Like Denzel Washington in Flight, my father was handsome, smart, arrogant and drunk most of the time. To his siblings and friends, he was a charming-life-of-the-party man who played jazz piano by ear and told funny stories. To his wife and children, he was a real-life Boogeyman—a violent, controlling, addict who yelled, demeaned, battered and blew grocery money on booze.
His job sucked, racism sucked, marriage sucked, and he had too many kids for his money, so it didn’t take much for my father to escalate to nuclear in seconds over something a sober, more emotionally balanced person shrugged off. But by the grace of God, those terrifying early years are a blur, except for scattered flashbacks of bruises, black eyes, and police banging on the door.
This is hard stuff to admit about your father. Stuff it has taken decades to process and be so matter-of-fact about. Thing is, I don’t think he ever had it in him to be a good parent or even an okay one, and while I don’t know his whole story or where he went south, I imagine the cycle started with his own abusive father.
Still, this is not the unrelentingly shitty story it could have been. One sunny day, my brave, fed-up mother conked him over the head with an empty whiskey bottle and, while he was passed out, piled five children onto a train for a three-thousand mile trek to her older brother’s farm. Whenever I reflect on the courage it must have taken for her to escape and lead us to freedom, it fills me with awe.
Uncle Frank welcomed us with open arms and was everything my father wasn’t—kind, generous, good-natured, happy for no reason—and he didn’t hit when we did something silly like chasing the chickens. He wore Old-McDonald style overalls, worked the land he owned, fished, took care of his family and called it good. When my cousins and I gather, we recall his big laugh and his even bigger heart. He was a humble man born in the same post-segregation-Raisin-in-the-Sun hard times as my father. Yet, he dug in, got the piece of the American dream he could, and didn’t complain. It wasn’t until he passed away in 1980 that I learned he’d been a retired Air Force colonel, something he never got around to mentioning.
If you’re lucky enough to have an incredible someone, real or pretend, stand in the place of some critical person who’s let you down in every way possible, I think you stand a chance at not being effed up for life, and I owe dear departed Uncle Frank a debt of gratitude I can never repay for giving us refuge and hope.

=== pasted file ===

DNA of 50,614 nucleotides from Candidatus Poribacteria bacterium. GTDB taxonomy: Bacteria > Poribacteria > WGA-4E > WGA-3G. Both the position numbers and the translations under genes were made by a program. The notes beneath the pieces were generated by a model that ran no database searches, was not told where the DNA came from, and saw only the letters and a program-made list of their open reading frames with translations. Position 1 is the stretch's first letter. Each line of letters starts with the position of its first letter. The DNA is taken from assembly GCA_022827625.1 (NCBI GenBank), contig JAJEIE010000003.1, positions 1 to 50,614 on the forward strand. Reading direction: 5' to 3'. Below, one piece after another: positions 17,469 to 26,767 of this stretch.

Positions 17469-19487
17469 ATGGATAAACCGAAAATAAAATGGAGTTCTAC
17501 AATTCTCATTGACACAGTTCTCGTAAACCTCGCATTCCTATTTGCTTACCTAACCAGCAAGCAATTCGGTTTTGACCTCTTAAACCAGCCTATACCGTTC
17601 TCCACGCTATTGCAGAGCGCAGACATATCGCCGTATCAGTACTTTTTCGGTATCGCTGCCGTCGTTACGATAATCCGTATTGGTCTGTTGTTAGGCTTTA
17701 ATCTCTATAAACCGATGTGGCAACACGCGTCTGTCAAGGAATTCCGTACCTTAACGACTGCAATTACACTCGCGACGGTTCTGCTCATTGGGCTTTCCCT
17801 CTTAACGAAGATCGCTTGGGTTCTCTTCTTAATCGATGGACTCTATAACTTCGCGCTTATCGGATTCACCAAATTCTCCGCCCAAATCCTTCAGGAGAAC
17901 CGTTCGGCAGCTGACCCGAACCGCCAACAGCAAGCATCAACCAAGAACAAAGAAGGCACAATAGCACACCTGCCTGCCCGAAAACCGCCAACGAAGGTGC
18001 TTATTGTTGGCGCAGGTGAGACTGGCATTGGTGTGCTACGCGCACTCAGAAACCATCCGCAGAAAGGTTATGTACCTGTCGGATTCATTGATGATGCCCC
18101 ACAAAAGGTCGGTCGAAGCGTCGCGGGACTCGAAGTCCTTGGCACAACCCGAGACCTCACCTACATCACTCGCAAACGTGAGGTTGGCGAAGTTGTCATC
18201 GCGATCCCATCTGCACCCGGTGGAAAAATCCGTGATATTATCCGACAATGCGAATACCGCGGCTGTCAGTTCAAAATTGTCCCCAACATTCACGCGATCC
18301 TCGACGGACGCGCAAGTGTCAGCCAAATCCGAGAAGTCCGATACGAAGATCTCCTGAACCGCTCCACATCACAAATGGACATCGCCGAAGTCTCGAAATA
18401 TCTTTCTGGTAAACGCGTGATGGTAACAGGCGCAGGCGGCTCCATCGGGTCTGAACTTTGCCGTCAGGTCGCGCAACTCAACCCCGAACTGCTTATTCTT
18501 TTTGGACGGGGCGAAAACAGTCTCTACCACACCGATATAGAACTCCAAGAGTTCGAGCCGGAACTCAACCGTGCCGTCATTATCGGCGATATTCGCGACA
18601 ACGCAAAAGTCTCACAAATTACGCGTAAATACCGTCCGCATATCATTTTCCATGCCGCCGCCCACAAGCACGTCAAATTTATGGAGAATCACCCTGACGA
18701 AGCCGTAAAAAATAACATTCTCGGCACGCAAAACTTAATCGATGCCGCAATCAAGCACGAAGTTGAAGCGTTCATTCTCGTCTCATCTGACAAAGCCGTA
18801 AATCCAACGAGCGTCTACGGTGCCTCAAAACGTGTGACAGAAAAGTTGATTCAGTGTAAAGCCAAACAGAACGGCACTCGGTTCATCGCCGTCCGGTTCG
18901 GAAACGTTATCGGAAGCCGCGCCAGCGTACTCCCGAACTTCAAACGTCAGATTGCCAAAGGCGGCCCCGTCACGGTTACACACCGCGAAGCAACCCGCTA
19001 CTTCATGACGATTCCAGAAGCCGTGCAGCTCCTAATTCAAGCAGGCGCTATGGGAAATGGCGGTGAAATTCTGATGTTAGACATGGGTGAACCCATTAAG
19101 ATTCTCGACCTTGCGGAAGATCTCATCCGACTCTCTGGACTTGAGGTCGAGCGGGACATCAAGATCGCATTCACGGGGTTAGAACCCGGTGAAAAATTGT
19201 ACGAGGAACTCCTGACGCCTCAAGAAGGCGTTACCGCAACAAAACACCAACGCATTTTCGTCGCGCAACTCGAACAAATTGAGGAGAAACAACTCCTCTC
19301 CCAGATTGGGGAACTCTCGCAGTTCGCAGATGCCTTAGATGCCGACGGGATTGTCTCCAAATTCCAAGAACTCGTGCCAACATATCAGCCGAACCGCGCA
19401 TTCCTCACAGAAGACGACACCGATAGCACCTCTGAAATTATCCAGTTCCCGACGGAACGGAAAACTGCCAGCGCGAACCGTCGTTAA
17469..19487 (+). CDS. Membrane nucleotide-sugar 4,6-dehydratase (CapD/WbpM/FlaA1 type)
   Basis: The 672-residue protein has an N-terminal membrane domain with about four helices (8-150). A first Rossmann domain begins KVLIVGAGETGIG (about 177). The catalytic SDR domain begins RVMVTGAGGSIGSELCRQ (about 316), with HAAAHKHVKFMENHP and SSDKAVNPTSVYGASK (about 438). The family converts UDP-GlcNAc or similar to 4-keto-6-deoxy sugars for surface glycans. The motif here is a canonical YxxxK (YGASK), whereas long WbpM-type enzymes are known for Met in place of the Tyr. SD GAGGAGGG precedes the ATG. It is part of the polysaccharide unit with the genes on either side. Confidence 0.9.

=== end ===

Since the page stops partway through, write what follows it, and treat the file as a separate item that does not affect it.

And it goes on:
If an incredible someone rescues you, I also think you have an obligation to shrug off victimhood because some children don’t get saved. Minus my father’s toxic influence, we caught our big break, and eventually moved to the city projects, which wasn’t glamorous as it seemed at the time, but it was safe and stable enough for us to mend.
We have our blind spots so it didn’t even occur to me that I needed to forgive my father until one day Mom said he’d called, as he did from time to time the last years of his life, to tell her she’d done a good job raising us and she mentioned I was a new mom. When she mumbled something about him wanting to see his granddaughter, I came unglued. Predictably, he lost his battle to the bottle a few years later in 1987 without ever picking up the phone to hear my No way, no how first-hand. Or apologize, beg forgiveness, or congratulate me for surviving him too, all secret wishes of my seven-year old self.
Before his death, I’d been mostly floating along, handling my affairs like a big girl and pretending he was dead, but it was clear from my hostile reaction to him wanting to play grandpa that I had some room to grow.
Forgiveness, as those of you who’ve done it in a BIG way know, is a gazillion times harder than saying you want to because bad stuff usually happened and YOU DON’T REALLY WANT TO. Also, except for sappy, holiday movies, it doesn’t take right away when you’re stubborn, so I was still at it when the beloved, ambassador of peace, justice and equal rights, Nelson Mandela was released from prison in 1990.
When he, who had been imprisoned most of my life, began preaching forgiving his adversaries, it both stunned and inspired me since he had a lot more to forgive than I did. To get on with it, he said in that musical dialect of his, you have to forgive those who hurt you. Otherwise, you stay imprisoned.
If a Nobel-Prize winning prisoner-turned-president could forgive the misguided people bent on breaking him, I figured it was time I did too, and all I know is that after I had “the talk” with my father, it felt like a thousand pound weight had been lifted off my heart.
In different ways, all three men shaped me for the better. My father, aka the boogeyman, was a cautionary tale. Because of him, I don’t drink. I choose sober men who respect women, live on purpose, use my talents, never give up, and try to bring my best game no matter the hand dealt.
Nelson Mandela taught me to forgive and heal those childhood wounds and remains one of the most amazing examples of the resilience of the human spirit. Compared to him, Uncle Frank probably seems like a mere mortal, but he was my hero. By showing me the powerful simplicity of hard work, doing what matters, having the right attitude, being a good person and following the laughter, he was the one who saved me and made much of who I am possible. When I look at his picture, it doesn’t take much at all to hear his big laugh in my ear, and feel his big love in my heart, and that is priceless.
Reblogged this on Better For That and commented:
On this Father’s Day eve, my heart is full of my beloved Uncle Frank, who was my first and most memorable father figure. His kindness and generosity was proof that loving support doesn’t have to come from where you think it should. So here’s to wonderful fathers, but also to all the amazing men who stepped up to be surrogate dads. You’re priceless.